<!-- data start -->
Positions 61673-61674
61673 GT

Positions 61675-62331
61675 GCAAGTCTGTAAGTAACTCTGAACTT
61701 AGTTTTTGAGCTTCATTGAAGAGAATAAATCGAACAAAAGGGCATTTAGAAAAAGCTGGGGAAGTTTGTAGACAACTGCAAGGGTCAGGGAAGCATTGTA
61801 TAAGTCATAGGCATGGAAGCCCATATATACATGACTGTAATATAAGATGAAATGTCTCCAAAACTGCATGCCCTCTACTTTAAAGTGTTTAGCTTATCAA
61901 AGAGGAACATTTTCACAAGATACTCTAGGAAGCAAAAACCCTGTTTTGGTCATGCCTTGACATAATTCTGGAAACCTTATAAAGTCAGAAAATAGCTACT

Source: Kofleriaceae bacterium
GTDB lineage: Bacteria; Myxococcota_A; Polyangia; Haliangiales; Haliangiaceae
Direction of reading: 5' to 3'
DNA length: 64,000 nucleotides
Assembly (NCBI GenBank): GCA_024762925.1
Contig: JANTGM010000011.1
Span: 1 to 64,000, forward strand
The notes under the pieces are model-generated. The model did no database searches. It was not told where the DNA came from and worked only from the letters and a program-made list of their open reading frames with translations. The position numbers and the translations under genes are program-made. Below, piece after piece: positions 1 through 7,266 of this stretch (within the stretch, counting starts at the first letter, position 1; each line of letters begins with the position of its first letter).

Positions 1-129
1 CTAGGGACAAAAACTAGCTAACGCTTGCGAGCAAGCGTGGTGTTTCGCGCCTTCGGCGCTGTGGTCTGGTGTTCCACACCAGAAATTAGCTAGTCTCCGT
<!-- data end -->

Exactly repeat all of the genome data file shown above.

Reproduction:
Positions 61673-61674
61673 GT

Positions 61675-62331
61675 GCAAGTCTGTAAGTAACTCTGAACTT
61701 AGTTTTTGAGCTTCATTGAAGAGAATAAATCGAACAAAAGGGCATTTAGAAAAAGCTGGGGAAGTTTGTAGACAACTGCAAGGGTCAGGGAAGCATTGTA
61801 TAAGTCATAGGCATGGAAGCCCATATATACATGACTGTAATATAAGATGAAATGTCTCCAAAACTGCATGCCCTCTACTTTAAAGTGTTTAGCTTATCAA
61901 AGAGGAACATTTTCACAAGATACTCTAGGAAGCAAAAACCCTGTTTTGGTCATGCCTTGACATAATTCTGGAAACCTTATAAAGTCAGAAAATAGCTACT

Source: Kofleriaceae bacterium
GTDB lineage: Bacteria; Myxococcota_A; Polyangia; Haliangiales; Haliangiaceae
Direction of reading: 5' to 3'
DNA length: 64,000 nucleotides
Assembly (NCBI GenBank): GCA_024762925.1
Contig: JANTGM010000011.1
Span: 1 to 64,000, forward strand
The notes under the pieces are model-generated. The model did no database searches. It was not told where the DNA came from and worked only from the letters and a program-made list of their open reading frames with translations. The position numbers and the translations under genes are program-made. Below, piece after piece: positions 1 through 7,266 of this stretch (within the stretch, counting starts at the first letter, position 1; each line of letters begins with the position of its first letter).

Positions 1-129
1 CTAGGGACAAAAACTAGCTAACGCTTGCGAGCAAGCGTGGTGTTTCGCGCCTTCGGCGCTGTGGTCTGGTGTTCCACACCAGAAATTAGCTAGTCTCCGT